Since its founding in 1889, Marlborough has maintained a reputation based on honor, trust, individual responsibility and mutual respect. However, recent instances of student misbehavior have made us question the effectiveness of the Honor Code and its success in ensuring that students are held accountable for their actions outside of school.
According to The Understanding, an agreement that students sign each fall to pledge their honesty and integrity to the School, students must take responsibility for their actions “at School, at a School-related function (on or off campus), in the neighborhood or vicinity of the School, while wearing Marlborough apparel, and in other circumstances where the student’s conduct may reflect back upon the School, its students, faculty, staff or community”.
Although this excerpt from The Understanding illustrates the school’s expectations in regard to what is acceptable behavior, it leaves room for interpretation. What can be defined as the “neighborhood” of the School? Are students only liable for their actions in Hancock Park? On Rossmore Avenue? Or do these standards apply to the greater Los Angeles County? More importantly, we at the UltraViolet would like to raise the real question: why should boundaries define good behavior?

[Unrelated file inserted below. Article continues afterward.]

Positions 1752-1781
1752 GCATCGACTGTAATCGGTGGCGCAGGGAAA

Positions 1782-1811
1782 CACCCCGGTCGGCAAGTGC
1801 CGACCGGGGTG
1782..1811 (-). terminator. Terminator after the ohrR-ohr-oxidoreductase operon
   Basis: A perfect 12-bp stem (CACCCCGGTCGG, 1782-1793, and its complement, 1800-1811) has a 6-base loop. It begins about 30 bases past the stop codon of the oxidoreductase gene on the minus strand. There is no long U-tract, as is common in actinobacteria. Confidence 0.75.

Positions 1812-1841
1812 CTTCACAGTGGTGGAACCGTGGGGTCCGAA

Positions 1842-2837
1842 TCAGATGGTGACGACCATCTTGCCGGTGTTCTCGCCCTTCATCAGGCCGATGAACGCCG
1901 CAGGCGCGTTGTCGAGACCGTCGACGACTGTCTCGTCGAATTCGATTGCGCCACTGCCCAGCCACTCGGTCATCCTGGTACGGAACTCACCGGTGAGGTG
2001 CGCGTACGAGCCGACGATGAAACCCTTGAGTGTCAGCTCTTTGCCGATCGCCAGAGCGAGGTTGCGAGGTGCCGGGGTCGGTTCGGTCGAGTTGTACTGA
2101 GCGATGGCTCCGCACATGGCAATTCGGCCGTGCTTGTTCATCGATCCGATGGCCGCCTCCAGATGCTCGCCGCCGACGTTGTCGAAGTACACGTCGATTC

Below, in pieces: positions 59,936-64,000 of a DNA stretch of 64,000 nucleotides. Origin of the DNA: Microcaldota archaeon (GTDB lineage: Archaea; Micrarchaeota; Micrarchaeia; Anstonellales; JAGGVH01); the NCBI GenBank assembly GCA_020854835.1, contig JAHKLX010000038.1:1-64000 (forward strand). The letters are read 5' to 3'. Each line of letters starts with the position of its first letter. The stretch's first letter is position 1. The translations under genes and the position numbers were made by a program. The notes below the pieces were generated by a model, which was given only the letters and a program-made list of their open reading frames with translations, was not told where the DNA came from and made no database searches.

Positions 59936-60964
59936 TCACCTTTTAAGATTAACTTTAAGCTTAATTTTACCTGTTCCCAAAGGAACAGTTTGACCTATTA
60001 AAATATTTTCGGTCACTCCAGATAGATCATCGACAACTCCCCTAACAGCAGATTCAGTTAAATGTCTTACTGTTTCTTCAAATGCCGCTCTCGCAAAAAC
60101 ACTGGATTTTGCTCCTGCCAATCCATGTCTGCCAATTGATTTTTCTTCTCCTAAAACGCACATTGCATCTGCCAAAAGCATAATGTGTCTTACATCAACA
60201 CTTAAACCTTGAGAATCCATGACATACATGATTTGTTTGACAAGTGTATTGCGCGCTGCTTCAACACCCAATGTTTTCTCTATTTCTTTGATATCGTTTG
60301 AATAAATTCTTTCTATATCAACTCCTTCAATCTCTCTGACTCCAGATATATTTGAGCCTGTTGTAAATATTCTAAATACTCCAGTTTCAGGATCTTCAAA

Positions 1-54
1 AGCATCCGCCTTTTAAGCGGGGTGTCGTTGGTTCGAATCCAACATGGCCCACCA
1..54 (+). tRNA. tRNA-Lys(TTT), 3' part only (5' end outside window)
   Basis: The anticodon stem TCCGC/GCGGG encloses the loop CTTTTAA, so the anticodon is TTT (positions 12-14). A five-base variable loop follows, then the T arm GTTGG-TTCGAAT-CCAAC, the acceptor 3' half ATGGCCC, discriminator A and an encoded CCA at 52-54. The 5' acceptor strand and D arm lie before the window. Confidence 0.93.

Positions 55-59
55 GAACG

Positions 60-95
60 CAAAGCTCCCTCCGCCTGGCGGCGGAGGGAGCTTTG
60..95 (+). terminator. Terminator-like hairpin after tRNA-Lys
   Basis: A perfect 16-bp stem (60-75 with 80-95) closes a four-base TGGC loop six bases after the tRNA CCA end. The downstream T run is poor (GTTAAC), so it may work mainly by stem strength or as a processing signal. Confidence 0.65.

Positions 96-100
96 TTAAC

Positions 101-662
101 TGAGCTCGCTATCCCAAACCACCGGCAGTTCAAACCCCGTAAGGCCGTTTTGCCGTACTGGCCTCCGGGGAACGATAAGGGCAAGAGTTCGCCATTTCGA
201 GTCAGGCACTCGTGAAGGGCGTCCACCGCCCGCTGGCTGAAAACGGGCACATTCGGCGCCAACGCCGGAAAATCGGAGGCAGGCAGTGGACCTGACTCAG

“Good” behavior is not situational. Although we do not expect girls to behave like angels all of the time, we believe that students should always be aware of their surroundings.
Public behavior constitutes anything seen, heard or otherwise witnessed by other people in a public place. One must be especially mindful of how public behavior could affect future choices and opportunities. Just think how devastating it would be after six years of toil to be denied admission to a college merely because of an indiscretion that an admissions officer may have witnessed or heard about! When we are in public, we must adhere to a higher standard of conduct.
Furthermore, as students we must accept that behavior on the Internet, especially on social networking sites, can be considered public. Every status update or profile picture posted online is widely circulated by our peers. The same goes for chats and e-mail. Although it may seem like you are having a private conversation with your best friend, a parent or teacher could be standing nearby. Our conclusion is simple: be conscious of your decisions when partaking in online activities.
We at the UltraViolet believe that there is a sense of pride and integrity that runs through all Mustangs that can be traced to the tenets of The Understanding. However, as individuals in a greater community, we must let conscience be our guide, especially when differentiating between private and public behavior.